Kate Spade’s Suicide: The Broader Context
The suicide of fashion designer Kate Spade highlights the rising trend of people taking their own life in the United States.
- The suicide of fashion designer Kate Spade highlights the rising trend of people taking their own life in the US.
- In 2016, there were nearly 45,000 suicides in the US. That is more than double the number of homicides.
- Since 1999, the number of suicides in the US has risen dramatically. It is now the second-leading cause of death for those aged 10-34.
- The sharp increase in suicides since the financial crisis suggests that economic distress has something to do with this crisis.
On June 5th, U.S. fashion designer Kate Spade was found dead in her Manhattan apartment due to suicide. When a celebrity falls victim to this cause of death, it highlights the issue of the suicide epidemic that has gripped the United States.
In 2016, there were nearly 45,000 suicides in the United States. That is more than double the number of homicides (a bit over 19,000), according to the Center for Disease Control (CDC).
Half of all suicides in the United States were committed with firearms. Because of the easy accessibility to guns in the United States, the country also ranks #1 in suicide success rates, because guns are by far the most effective means of taking one’s own life.
A dramatic rise
What is more disconcerting, however, is that since 1999 the number of suicides has risen dramatically. It is now the second-leading cause of death for those aged 10-34 and the fourth-leading cause of death for those between 35 and 54 years of age.
While there were 10.5 deaths by suicide in 100,000 U.S. residents in 1999, the number has now risen to 13.4. That is an increase of 28% over the last 17 years. Since the beginning of the financial crisis in 2008, the rate has risen by 16% alone.
Among women, the rates of suicide were highest for those aged 45-54. Kate Spade just fell outside of that cohort at age 55. Among men, the rate is highest for those over the age of 65 with a staggering 32.3 suicides per 100,000 men in that age category.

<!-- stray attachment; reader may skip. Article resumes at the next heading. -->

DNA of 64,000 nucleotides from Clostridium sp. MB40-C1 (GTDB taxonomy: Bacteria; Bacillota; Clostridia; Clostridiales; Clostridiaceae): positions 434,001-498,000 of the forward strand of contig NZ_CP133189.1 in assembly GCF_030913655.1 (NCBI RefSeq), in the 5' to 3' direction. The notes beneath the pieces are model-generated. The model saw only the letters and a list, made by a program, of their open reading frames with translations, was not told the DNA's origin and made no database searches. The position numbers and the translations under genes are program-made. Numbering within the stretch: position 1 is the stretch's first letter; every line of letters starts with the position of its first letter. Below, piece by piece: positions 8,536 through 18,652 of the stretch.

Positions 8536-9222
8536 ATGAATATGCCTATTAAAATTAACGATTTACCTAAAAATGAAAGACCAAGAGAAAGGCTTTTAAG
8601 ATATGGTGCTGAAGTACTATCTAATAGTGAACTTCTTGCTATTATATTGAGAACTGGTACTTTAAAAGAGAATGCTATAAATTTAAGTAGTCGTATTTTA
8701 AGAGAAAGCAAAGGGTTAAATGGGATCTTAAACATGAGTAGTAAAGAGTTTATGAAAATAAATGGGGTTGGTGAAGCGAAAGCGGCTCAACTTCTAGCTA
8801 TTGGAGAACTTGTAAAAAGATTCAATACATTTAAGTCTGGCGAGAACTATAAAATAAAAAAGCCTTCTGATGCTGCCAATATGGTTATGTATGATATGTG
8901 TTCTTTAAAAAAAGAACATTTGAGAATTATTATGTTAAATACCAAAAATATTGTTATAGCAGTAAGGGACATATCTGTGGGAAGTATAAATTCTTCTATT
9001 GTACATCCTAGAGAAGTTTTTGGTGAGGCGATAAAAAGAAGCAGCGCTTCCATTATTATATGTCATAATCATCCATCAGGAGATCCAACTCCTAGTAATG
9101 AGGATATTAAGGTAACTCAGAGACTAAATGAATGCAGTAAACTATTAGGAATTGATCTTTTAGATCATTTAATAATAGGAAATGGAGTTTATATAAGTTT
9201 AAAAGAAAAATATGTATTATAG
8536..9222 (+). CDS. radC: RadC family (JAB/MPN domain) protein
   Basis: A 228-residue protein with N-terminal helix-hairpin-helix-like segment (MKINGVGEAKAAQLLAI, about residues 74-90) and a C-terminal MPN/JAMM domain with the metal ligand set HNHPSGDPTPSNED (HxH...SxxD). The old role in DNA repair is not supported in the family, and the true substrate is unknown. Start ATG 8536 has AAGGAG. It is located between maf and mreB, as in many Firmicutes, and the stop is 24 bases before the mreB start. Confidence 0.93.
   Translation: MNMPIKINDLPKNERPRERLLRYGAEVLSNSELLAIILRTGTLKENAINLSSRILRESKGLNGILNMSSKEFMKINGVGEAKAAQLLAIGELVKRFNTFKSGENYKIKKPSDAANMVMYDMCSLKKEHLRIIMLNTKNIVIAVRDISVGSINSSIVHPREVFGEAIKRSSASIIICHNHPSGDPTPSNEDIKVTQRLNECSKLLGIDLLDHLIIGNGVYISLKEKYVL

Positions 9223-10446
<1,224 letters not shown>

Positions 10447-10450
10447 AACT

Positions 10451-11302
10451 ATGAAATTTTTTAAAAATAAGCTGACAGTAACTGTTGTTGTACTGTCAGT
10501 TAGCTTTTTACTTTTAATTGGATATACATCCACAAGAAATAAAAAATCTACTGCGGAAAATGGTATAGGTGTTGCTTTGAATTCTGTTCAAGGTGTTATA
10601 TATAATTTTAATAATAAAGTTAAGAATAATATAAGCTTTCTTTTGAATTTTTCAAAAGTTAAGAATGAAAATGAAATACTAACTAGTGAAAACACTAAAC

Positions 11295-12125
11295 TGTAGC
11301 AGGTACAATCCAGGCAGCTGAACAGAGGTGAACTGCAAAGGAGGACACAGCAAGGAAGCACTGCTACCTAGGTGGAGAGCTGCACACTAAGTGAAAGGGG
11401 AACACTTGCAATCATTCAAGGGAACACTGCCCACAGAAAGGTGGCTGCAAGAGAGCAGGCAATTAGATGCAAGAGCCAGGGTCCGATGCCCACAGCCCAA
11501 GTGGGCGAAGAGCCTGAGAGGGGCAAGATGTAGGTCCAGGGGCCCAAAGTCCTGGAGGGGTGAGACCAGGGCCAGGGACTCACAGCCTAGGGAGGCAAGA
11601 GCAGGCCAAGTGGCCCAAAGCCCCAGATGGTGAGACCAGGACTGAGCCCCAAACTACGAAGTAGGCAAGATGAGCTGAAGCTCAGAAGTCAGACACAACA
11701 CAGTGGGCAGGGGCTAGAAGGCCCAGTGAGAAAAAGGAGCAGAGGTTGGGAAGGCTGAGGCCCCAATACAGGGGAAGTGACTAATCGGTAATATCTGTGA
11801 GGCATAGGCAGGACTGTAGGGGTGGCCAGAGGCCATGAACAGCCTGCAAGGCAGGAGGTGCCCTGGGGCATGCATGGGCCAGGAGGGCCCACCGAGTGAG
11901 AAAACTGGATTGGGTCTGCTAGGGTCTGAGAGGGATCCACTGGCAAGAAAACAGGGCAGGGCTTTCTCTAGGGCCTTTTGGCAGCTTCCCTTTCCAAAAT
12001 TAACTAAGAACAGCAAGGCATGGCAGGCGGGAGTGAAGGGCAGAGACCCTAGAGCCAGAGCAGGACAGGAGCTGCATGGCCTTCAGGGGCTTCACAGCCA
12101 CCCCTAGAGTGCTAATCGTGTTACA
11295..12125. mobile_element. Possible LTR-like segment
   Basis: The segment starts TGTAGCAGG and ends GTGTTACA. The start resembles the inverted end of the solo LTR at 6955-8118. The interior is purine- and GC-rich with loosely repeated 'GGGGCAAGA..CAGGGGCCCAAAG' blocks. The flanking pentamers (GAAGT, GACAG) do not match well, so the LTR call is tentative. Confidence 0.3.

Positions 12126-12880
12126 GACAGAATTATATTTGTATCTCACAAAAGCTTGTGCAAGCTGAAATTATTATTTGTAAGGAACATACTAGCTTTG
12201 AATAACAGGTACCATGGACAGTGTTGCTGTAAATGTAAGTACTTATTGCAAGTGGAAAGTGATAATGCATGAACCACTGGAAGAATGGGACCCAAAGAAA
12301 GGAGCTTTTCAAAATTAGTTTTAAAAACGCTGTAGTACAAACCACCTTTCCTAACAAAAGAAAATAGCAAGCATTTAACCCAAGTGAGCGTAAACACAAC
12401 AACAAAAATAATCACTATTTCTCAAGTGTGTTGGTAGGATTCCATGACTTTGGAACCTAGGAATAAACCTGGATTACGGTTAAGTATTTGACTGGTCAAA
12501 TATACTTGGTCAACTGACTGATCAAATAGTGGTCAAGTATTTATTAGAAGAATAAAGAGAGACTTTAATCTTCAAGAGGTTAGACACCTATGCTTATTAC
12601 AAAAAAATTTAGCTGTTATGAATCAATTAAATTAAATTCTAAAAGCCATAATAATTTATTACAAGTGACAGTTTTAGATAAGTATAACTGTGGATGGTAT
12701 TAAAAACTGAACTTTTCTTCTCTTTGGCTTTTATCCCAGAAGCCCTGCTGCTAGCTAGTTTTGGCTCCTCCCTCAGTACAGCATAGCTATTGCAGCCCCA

In terms of ethnic groups, American Indians and Alaskan Natives were by far the likeliest to succumb to suicide (10.2 females and 32.8 males in 100,000). They are closely followed by Whites/Non-Hispanics (7.9 females and 26.5 males in 100,000). The suicide rates for Hispanics, African-Americans and Asian-Americans are far lower.
Of course, the reasons for this epidemic are very difficult to determine. The sharp increase since the financial crisis might suggest that economic distress, loss of jobs and loss of the fulfillment and feeling of self-worth that comes with a decent job may have something to do with this crisis.
We know anecdotally that many family farmers commit or consider committing suicide because life insurance premia might save the farm for their heirs.
But then, why is it that suicide rates in Greece were so much lower in spite of the deep economic crisis and growing poverty created since the country’s economic collapse in 2009? Greece’s suicide rate stood at a mere 4.7 in 100,000 people in 2014, according to the OECD.
The same applies to Spain and Portugal (at 7.6 and 10.0 in 100,000 people, respectively). Like Greece, these countries also suffered economic crises that were far deeper than the U.S. recession.
Social isolation and loneliness
Social isolation and loneliness are other factors to take into consideration. This may explain the very high U.S. rate among males older than 65.
But age alone can’t explain it all. Consider that Germany has ageing demographics that are far worse than the United States but has a lower rate of suicide (10.8 in 100,000 in 2014).
Social isolation has also increased due to the digital age when direct interaction with fellow human beings becomes less frequent. This may explain the high and rising rate of suicides among young people who are most captivated by digital media.
Many of the underlying questions will remain unanswered. But that does not change a very disconcerting trend. And the haunting question for all of us: Why?